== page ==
EFAMA publishes report on ESG investing in UCITS market
The European Fund and Asset Management Association (EFAMA) has published its latest Market Insights report titled “ESG Investing in the UCITS Market – A powerful and inexorable trend”. The report looks at the major trends in the ESG UCITS market, the impact of the coronavirus pandemic, and the behaviour of ESG and non-ESG funds.
The report shows the number of ESG funds grew at more than double the rate of non-ESG funds during the past five years, with a significant acceleration since 2017. Equity and bond ESG fund assets increased by 197 per cent and 181 per cent, respectively, in this period. This growth reflects both the creation of new funds and the integration of ESG criteria into the investment process of existing funds.
ESG funds saw their assets increasing by 37.1 per cent in 2020 to reach EUR1.2 trillion at the end of December. Net sales of ESG funds grew from EUR19.5 billion in 2016 to EUR235 billion in 2020.
Passive funds represent 20 per cent of net assets held in the total ESG fund universe, while 80 per cent of assets are actively managed. Reflecting a similar balance, 17 per cent of funds in the non-ESG fund universe are passively managed and 83 per cent are actively managed funds. ETFs account for 8 per cent of the total ESG fund universe, compared to 9.2 per cent in non-ESG.
Equity funds dominate the ESG space, representing 56 per cent of the fund universe at the end of December 2020 compared to 39 per cent within non-ESG funds.
Environmental funds dominate the impact fund category, with funds focusing on low carbon emissions being the most dominant category (55 per cent) and renewable energy funds exhibiting the highest growth (604 per cent) since 2016. During the same period, social funds experienced substantial growth in demand (340 per cent), highlighting the growing popularity of social topics in sustainable investing.
The performance of ESG and non-ESG funds has been broadly similar since 2016, the exception being 2020 when ESG equity and bond funds recorded a higher average gross performance. This finding confirms that, on average, investors do not have to sacrifice long-term returns to support the transition to a more sustainable economy. Equally important, the report shows that the differences between the performance of the top and bottom ESG and non-ESG funds are quite large, reflecting the fact that the universe of funds is made up of many different funds in terms of investment strategy.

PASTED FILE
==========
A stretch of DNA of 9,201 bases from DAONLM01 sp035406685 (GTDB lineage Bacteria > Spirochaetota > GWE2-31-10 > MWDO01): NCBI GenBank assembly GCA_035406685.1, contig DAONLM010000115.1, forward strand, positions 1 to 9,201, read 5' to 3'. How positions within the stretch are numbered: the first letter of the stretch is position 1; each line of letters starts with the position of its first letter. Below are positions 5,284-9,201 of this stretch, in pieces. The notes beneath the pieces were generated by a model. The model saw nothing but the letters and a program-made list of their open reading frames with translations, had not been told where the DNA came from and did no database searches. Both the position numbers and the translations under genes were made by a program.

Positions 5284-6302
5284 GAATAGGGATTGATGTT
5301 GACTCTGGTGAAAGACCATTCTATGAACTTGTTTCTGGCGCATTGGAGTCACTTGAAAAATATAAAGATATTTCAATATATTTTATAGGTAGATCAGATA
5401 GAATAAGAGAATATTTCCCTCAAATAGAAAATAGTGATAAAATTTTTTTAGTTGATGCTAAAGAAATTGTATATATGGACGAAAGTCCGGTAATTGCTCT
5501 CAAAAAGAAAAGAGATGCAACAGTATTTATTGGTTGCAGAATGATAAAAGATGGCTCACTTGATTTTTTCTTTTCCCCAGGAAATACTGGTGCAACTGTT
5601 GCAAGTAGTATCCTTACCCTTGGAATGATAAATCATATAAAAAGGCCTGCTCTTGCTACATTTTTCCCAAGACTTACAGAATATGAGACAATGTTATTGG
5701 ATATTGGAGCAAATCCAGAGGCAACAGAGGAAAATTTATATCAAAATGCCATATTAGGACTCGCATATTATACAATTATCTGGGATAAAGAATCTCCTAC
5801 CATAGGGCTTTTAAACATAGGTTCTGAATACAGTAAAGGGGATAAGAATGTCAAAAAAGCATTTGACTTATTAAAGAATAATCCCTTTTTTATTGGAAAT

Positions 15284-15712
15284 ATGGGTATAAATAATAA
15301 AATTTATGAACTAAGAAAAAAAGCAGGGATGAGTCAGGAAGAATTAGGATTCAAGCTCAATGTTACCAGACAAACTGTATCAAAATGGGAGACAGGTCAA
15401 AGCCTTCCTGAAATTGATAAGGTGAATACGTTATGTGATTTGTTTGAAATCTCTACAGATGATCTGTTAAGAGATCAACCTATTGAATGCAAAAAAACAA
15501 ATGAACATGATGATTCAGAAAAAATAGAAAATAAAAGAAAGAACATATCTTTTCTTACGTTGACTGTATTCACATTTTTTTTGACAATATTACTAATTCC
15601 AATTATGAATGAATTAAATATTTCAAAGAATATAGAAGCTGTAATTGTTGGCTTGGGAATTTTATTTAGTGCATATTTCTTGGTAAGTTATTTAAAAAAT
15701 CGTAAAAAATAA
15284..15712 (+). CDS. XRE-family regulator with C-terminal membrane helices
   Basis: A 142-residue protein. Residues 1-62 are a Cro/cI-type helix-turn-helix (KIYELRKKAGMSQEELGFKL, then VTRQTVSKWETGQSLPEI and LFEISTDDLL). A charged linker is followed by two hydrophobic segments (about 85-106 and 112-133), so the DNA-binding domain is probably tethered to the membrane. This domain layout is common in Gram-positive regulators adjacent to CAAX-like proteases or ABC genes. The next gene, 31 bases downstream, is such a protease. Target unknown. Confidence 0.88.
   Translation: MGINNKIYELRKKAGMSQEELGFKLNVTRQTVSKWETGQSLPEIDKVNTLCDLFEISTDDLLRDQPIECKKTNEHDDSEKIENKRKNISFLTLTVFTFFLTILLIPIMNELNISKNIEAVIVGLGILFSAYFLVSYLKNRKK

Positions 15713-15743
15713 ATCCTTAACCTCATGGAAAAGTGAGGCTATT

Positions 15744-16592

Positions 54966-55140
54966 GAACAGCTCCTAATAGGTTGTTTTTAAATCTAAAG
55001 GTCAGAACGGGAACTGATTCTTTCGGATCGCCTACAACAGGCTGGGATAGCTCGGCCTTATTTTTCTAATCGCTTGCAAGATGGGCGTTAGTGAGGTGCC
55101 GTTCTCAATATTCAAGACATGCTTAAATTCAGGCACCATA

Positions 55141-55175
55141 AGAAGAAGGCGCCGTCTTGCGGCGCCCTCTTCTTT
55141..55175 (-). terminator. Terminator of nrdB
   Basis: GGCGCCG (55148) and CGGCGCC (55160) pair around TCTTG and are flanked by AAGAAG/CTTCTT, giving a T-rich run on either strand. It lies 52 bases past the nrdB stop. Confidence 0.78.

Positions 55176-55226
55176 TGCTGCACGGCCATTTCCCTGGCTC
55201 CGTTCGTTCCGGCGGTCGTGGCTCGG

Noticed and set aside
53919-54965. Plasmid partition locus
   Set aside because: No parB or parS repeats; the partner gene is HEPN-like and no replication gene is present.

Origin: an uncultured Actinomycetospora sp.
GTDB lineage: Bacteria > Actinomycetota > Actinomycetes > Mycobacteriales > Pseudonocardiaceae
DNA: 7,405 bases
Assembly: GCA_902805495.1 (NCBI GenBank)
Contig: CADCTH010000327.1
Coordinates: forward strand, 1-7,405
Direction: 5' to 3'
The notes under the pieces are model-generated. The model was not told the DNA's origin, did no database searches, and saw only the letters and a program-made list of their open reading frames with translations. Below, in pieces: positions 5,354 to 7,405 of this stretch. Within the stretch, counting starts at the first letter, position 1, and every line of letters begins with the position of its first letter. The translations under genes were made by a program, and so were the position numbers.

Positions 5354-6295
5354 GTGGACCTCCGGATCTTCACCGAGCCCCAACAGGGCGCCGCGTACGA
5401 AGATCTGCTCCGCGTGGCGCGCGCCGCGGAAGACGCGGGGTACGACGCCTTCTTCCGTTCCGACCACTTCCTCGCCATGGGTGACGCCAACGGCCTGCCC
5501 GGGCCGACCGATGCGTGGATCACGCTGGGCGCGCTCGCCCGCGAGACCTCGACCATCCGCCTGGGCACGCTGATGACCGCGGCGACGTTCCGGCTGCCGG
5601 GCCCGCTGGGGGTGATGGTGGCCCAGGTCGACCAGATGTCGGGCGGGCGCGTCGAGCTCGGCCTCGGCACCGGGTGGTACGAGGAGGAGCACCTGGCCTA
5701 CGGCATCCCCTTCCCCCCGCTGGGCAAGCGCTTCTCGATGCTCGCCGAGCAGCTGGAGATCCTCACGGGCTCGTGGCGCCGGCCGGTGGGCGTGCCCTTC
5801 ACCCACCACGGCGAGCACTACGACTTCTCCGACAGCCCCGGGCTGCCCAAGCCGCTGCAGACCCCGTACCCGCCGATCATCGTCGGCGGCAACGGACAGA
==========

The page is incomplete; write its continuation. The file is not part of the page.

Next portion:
ESG funds, on average, tend to be slightly cheaper than non-ESG funds. This situation can be explained by the fact that many ESG funds have been launched recently in the context of stiff competition among fund managers, who also have a strong incentive to limit ongoing charges to attract investors. The report also highlights a downward trend in the cost of both ESG and non-ESG funds.
Tanguy van de Werve, EFAMA Director General, comments: “Our new Market Insights shows that the ESG market has quite possibly reached a turning point in 2020. New regulatory measures, such as the Sustainable Finance Disclosure Regulation that came into force yesterday, intend to enhance comparability and trust for investors in ESG funds, as well as hold market participants accountable and avoid greenwashing. Promoting confidence in this market can increase participation, especially from retail investors, thereby further accelerating the trend we observe. It is crucial that the investment management industry continues to engage with policymakers to ensure the development and implementation of regulations and standards that enable market participants to fully contribute to the ESG agenda”.
Vera Jotanovic, senior economist at EFAMA, comments: “The ESG funds universe has been growing rapidly since 2016, in parallel with the awareness of the importance of the sustainability agenda. The development of ESG funds has become a priority for many in the industry and their resilience during last year’s Covid-induced market stress has contributed to further accelerating the growth trend.”